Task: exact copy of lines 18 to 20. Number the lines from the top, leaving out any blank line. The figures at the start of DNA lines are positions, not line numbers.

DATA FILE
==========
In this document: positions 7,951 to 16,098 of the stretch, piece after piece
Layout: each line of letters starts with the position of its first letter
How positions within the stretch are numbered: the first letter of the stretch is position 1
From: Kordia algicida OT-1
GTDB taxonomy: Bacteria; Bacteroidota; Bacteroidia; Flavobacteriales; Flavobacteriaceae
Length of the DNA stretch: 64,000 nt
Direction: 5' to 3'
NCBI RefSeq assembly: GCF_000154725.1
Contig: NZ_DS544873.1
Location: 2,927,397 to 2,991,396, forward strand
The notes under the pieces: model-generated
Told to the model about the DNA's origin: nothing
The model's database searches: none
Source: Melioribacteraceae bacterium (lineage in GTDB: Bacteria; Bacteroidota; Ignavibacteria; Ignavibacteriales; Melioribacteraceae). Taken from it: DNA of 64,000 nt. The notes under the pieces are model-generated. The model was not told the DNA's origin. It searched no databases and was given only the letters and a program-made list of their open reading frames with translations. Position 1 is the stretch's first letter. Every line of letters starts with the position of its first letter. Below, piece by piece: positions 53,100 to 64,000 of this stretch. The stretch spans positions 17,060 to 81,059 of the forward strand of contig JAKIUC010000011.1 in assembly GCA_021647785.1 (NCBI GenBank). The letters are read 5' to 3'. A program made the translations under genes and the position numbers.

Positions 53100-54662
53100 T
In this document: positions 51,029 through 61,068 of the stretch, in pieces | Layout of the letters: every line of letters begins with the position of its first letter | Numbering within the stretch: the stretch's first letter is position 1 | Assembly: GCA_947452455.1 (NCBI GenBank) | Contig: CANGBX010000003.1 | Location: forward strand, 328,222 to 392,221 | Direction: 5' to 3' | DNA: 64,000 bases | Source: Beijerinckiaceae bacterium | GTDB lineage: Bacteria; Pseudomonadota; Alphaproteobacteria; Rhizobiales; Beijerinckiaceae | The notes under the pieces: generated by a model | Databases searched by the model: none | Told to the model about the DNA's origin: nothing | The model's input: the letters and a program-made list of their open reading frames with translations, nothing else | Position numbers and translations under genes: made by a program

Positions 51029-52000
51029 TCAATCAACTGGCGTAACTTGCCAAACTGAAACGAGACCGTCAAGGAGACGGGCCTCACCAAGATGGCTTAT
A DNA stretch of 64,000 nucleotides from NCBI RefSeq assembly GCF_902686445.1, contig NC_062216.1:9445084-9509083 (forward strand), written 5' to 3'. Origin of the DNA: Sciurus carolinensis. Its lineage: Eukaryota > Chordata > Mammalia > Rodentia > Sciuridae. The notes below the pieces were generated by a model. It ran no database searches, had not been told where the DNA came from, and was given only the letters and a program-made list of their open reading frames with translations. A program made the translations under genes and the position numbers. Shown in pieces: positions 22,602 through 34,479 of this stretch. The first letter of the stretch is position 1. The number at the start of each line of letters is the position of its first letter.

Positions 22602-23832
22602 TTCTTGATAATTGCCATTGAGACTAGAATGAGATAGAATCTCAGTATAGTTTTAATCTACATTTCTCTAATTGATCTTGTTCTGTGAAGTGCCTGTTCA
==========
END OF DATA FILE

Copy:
Positions 51029-52000
51029 TCAATCAACTGGCGTAACTTGCCAAACTGAAACGAGACCGTCAAGGAGACGGGCCTCACCAAGATGGCTTAT
A DNA stretch of 64,000 nucleotides from NCBI RefSeq assembly GCF_902686445.1, contig NC_062216.1:9445084-9509083 (forward strand), written 5' to 3'. Origin of the DNA: Sciurus carolinensis. Its lineage: Eukaryota > Chordata > Mammalia > Rodentia > Sciuridae. The notes below the pieces were generated by a model. It ran no database searches, had not been told where the DNA came from, and was given only the letters and a program-made list of their open reading frames with translations. A program made the translations under genes and the position numbers. Shown in pieces: positions 22,602 through 34,479 of this stretch. The first letter of the stretch is position 1. The number at the start of each line of letters is the position of its first letter.